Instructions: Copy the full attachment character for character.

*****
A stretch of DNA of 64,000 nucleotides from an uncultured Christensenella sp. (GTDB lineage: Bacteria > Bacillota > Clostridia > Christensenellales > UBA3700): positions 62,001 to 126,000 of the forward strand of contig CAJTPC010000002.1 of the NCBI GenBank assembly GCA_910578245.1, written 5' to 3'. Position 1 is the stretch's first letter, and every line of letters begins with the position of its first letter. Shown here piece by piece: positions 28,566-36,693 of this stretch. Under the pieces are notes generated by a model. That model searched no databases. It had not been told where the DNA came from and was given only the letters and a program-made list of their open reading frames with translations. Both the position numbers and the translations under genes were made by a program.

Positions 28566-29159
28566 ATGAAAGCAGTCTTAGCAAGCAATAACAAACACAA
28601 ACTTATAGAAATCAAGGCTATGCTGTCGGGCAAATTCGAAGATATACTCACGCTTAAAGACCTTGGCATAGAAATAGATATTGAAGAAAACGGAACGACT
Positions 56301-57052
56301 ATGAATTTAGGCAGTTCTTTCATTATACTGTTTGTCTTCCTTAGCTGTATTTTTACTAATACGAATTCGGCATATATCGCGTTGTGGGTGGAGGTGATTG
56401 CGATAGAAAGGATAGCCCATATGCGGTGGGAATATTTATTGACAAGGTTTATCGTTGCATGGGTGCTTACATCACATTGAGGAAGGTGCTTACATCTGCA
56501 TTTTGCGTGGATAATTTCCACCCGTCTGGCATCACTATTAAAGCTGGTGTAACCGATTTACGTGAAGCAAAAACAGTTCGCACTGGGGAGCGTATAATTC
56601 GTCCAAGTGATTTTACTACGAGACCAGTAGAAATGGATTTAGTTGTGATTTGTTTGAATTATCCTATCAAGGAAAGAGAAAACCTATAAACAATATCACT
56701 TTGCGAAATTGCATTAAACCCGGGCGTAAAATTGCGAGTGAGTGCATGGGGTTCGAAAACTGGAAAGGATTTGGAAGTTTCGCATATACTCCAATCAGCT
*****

A stretch of DNA of 64,000 nucleotides from an uncultured Christensenella sp. (GTDB lineage: Bacteria > Bacillota > Clostridia > Christensenellales > UBA3700): positions 62,001 to 126,000 of the forward strand of contig CAJTPC010000002.1 of the NCBI GenBank assembly GCA_910578245.1, written 5' to 3'. Position 1 is the stretch's first letter, and every line of letters begins with the position of its first letter. Shown here piece by piece: positions 28,566-36,693 of this stretch. Under the pieces are notes generated by a model. That model searched no databases. It had not been told where the DNA came from and was given only the letters and a program-made list of their open reading frames with translations. Both the position numbers and the translations under genes were made by a program.

Positions 28566-29159
28566 ATGAAAGCAGTCTTAGCAAGCAATAACAAACACAA
28601 ACTTATAGAAATCAAGGCTATGCTGTCGGGCAAATTCGAAGATATACTCACGCTTAAAGACCTTGGCATAGAAATAGATATTGAAGAAAACGGAACGACT
Positions 56301-57052
56301 ATGAATTTAGGCAGTTCTTTCATTATACTGTTTGTCTTCCTTAGCTGTATTTTTACTAATACGAATTCGGCATATATCGCGTTGTGGGTGGAGGTGATTG
56401 CGATAGAAAGGATAGCCCATATGCGGTGGGAATATTTATTGACAAGGTTTATCGTTGCATGGGTGCTTACATCACATTGAGGAAGGTGCTTACATCTGCA
56501 TTTTGCGTGGATAATTTCCACCCGTCTGGCATCACTATTAAAGCTGGTGTAACCGATTTACGTGAAGCAAAAACAGTTCGCACTGGGGAGCGTATAATTC
56601 GTCCAAGTGATTTTACTACGAGACCAGTAGAAATGGATTTAGTTGTGATTTGTTTGAATTATCCTATCAAGGAAAGAGAAAACCTATAAACAATATCACT
56701 TTGCGAAATTGCATTAAACCCGGGCGTAAAATTGCGAGTGAGTGCATGGGGTTCGAAAACTGGAAAGGATTTGGAAGTTTCGCATATACTCCAATCAGCT